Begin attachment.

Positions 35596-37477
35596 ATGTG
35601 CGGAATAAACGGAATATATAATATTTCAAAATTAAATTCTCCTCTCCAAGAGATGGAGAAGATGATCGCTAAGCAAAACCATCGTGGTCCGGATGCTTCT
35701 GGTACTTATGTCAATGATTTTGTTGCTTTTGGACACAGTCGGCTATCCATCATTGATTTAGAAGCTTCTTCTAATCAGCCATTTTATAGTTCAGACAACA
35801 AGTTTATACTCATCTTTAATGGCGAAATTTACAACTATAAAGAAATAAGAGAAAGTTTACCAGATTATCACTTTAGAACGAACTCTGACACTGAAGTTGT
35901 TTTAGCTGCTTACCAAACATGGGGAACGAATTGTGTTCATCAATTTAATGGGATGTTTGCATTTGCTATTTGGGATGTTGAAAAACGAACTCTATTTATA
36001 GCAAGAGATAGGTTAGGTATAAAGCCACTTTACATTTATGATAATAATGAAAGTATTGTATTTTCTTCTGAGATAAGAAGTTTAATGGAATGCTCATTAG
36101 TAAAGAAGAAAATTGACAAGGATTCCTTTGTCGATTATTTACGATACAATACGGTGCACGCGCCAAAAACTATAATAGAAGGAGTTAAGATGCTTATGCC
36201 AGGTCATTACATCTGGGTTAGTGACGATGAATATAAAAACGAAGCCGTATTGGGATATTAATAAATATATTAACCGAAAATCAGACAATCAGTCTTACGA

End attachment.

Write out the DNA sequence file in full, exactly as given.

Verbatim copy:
Positions 35596-37477
35596 ATGTG
35601 CGGAATAAACGGAATATATAATATTTCAAAATTAAATTCTCCTCTCCAAGAGATGGAGAAGATGATCGCTAAGCAAAACCATCGTGGTCCGGATGCTTCT
35701 GGTACTTATGTCAATGATTTTGTTGCTTTTGGACACAGTCGGCTATCCATCATTGATTTAGAAGCTTCTTCTAATCAGCCATTTTATAGTTCAGACAACA
35801 AGTTTATACTCATCTTTAATGGCGAAATTTACAACTATAAAGAAATAAGAGAAAGTTTACCAGATTATCACTTTAGAACGAACTCTGACACTGAAGTTGT
35901 TTTAGCTGCTTACCAAACATGGGGAACGAATTGTGTTCATCAATTTAATGGGATGTTTGCATTTGCTATTTGGGATGTTGAAAAACGAACTCTATTTATA
36001 GCAAGAGATAGGTTAGGTATAAAGCCACTTTACATTTATGATAATAATGAAAGTATTGTATTTTCTTCTGAGATAAGAAGTTTAATGGAATGCTCATTAG
36101 TAAAGAAGAAAATTGACAAGGATTCCTTTGTCGATTATTTACGATACAATACGGTGCACGCGCCAAAAACTATAATAGAAGGAGTTAAGATGCTTATGCC
36201 AGGTCATTACATCTGGGTTAGTGACGATGAATATAAAAACGAAGCCGTATTGGGATATTAATAAATATATTAACCGAAAATCAGACAATCAGTCTTACGA